After Monday's passage of the law aimed at regulating certain land issues in Judea and Samaria, Israel's ostensible friends in Europe wasted little time before lambasting the Jewish state in remarkably harsh terms. Mustering all the vitriol at their disposal, which appears to be boundless when the subject is Israel, the leaders of the Continent went on a rhetorical rampage that was as obscene as it was offensive.
As usual, it was the European Union's High Representative for Foreign Affairs, Federica Mogherini, who scaled the heights of hyperbole when she called the law "new and dangerous," as though resolving land disputes through compensation was an entirely unheard-of concept in modern law. But then Mogherini went further, declaring that "the Israeli parliament has legislated on the legal status of land within occupied territory which is an issue that remains beyond its jurisdiction."
The irony of her own statement was apparently lost on her. After all, what "jurisdiction" does Mogherini have to interfere in Israel's internal affairs, berate its democratically- elected parliament or interpret the legislation it chooses to pass? Other leaders, such as French President Francois Hollande, denounced the legislation, saying it would "open the way to the annexation of the occupied territories," while the UN Special Coordinator for the Middle East Peace Process Nikolai Mladenov said that by legislating "in the occupied Palestinian lands," Israel had crossed "a very thick red line."
Well if European and international statesmen really want to have a debate about "occupied territories," I say: bring it on.
A good place to start would be with some of Europe's own colonial relics, which it greedily clings to, like a hung-over hobo grasping a bottle with a few remaining drops of vodka.
Take, for example, the island of Corsica, whose beautiful beaches, tranquil bays and dense forests conceal an ugly historical act: France's 1768-69 invasion and annexation of the nascent republic. Despite the passage of nearly 250 years, many Corsicans continue to yearn for greater autonomy or even independence.
In December 2015, the nationalist Pè a Corsica Party dramatically won the island's regional elections, coming within just two seats of an outright majority. And opinion polls show that two-thirds of Corsicans want to hold a referendum on independence from France.
Independence-minded Corsicans say that Paris has been deliberately trying to "Frenchify" the island, subduing its culture and language.
But when was the last time you heard European leaders, or anyone else for that matter, denouncing France for its "occupied territories"? And then, of course, there is Catalonia, where the regional government plans to hold a referendum on independence in September of this year despite opposition from Spanish authorities. Curiously, however, the Catalonians' longing for independence doesn't seem to elicit as much interest in Europe's capitals as that of the Palestinians, even though the former have a much better case for a state of their own.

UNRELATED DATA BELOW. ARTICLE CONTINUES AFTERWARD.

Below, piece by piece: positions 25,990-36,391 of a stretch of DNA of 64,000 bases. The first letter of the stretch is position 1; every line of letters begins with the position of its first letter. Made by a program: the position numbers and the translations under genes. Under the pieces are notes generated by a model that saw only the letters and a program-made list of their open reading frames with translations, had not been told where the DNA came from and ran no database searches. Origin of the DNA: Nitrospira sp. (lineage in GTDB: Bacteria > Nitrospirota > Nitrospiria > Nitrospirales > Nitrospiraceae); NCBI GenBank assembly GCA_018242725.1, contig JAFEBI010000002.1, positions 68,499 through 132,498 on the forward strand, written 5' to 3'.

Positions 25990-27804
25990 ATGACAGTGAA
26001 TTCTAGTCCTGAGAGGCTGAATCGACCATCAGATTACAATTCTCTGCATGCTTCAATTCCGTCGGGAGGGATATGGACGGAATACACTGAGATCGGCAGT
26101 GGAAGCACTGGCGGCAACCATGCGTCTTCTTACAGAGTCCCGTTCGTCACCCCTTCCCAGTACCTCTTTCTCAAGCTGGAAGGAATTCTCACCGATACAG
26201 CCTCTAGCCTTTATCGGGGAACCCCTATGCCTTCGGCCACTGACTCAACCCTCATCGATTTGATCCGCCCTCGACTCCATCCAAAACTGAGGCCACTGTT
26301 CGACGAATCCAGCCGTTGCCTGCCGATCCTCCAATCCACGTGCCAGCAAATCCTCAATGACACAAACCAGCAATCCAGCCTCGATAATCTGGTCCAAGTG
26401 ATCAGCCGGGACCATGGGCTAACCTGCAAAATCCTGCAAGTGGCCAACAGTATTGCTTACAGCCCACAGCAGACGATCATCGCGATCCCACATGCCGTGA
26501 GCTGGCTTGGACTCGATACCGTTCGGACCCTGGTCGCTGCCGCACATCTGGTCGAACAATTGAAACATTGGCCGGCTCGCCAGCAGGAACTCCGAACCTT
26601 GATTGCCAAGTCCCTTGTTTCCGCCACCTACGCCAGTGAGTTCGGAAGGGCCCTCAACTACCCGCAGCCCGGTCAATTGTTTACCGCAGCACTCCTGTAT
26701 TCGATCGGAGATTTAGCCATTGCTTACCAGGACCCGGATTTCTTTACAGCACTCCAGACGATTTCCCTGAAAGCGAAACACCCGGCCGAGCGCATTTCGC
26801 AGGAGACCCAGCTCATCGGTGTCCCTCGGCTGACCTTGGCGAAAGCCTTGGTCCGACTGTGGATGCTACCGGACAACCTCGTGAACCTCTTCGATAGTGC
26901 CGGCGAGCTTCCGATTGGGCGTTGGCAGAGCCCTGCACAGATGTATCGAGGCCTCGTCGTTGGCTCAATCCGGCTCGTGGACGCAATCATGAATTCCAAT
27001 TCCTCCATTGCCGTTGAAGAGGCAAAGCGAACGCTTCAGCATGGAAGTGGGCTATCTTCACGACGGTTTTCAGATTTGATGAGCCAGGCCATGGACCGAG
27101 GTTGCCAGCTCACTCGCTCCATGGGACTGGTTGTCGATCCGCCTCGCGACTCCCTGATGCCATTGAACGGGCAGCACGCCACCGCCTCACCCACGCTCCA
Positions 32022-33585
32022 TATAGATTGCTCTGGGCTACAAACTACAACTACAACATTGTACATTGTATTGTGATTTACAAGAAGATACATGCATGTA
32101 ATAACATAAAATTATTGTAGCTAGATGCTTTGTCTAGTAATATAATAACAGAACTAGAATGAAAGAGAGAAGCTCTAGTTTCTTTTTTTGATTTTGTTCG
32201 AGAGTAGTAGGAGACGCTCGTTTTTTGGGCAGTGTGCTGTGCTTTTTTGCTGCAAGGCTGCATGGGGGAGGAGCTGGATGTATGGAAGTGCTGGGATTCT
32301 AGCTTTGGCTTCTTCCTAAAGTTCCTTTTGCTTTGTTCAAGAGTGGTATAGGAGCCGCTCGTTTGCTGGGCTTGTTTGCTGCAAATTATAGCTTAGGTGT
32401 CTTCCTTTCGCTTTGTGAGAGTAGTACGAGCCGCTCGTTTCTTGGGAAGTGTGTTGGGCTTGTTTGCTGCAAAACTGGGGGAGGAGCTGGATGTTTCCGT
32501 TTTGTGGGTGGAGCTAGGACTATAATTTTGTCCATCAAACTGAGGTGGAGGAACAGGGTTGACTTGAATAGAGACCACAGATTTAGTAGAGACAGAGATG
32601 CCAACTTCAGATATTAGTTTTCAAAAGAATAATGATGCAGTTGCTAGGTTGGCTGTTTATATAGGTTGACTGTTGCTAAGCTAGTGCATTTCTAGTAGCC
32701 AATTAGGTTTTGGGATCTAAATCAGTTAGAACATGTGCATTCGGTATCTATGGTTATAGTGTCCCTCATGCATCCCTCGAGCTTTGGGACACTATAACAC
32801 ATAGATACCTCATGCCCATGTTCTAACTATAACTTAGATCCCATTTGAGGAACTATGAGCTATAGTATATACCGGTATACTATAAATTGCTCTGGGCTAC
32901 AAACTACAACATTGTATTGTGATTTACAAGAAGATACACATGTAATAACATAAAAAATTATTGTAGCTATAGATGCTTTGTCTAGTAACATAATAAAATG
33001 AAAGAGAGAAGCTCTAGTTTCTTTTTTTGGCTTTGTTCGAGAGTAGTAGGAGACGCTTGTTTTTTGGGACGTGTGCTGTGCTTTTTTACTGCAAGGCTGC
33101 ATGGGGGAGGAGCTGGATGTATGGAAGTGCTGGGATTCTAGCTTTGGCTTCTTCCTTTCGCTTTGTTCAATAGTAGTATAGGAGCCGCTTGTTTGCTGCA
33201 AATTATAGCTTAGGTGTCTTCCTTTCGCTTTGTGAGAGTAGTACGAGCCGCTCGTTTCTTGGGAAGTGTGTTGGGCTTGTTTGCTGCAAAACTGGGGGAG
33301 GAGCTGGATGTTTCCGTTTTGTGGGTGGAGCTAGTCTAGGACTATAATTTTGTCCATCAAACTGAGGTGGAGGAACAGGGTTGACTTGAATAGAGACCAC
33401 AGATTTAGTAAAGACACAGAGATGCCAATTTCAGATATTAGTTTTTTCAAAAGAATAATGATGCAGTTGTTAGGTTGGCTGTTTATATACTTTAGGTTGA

To begin with, there actually was a Catalonian state, albeit briefly, in the 17th century, whereas there has never been an independent Palestine in all of history. And even if one believes the Palestinians have been occupied since 1967, Spain has been occupying Catalonia for more than three centuries. That makes it a longer-running dispute, and justice delayed is justice denied. Moreover, Catalans can legitimately claim to be a nation with its own distinct language; the Palestinian Arabs cannot.
The list of course goes on, and includes places such as the Falklands.
It was 35 years ago this April that Britain dispatched a naval task force of more than 100 ships to take the islands back from Argentina, thereby reasserting their century- old colonial occupation.
More recently, in one of the biggest land-grabs in modern history, Norway cemented its hold on more than 2.7 million square kilometers of Antarctica when it unilaterally declared in June 2015 that its territory in the eastern part of the region extended all the way down to the South Pole. A white paper issued by the Norwegian Foreign Ministry stated openly that "the purpose of annexation was to subdue the land that now lies unclaimed," and Norway asserts that the land belongs to it because it was there first.
Oddly, they don't seem to apply the same logic to Judea and Samaria, where the Jewish presence predates the founding of Islam by over 1,500 years.
Clearly, when one puts things in historical perspective, Europe's bellowing about Israel's "occupied territories" is nothing more than diplomatic duplicity. This is especially true in light of the fact that Judea and Samaria are the ancient heartland of the Jewish people and the cradle of our civilization.
Unlike many of Europe's own occupied territories, Israel has every right – morally, historically, theologically and militarily – to be in Judea and Samaria, and so we shall remain.
So next time the EU decides to holler about the need for "ending the occupation," Israel should announce that it is sending human rights monitors to Corsica, Catalonia and other such areas, to ensure that the European occupying powers are not trampling on the rights of the indigenous residents.
And the Jewish state should also start working on some draft UN resolutions denouncing the ongoing European occupation of various parts of land around the world.
It might sound silly, but instead of constantly being on the defensive, perhaps it is at last time for Israel to give Europe a taste of its own medicine.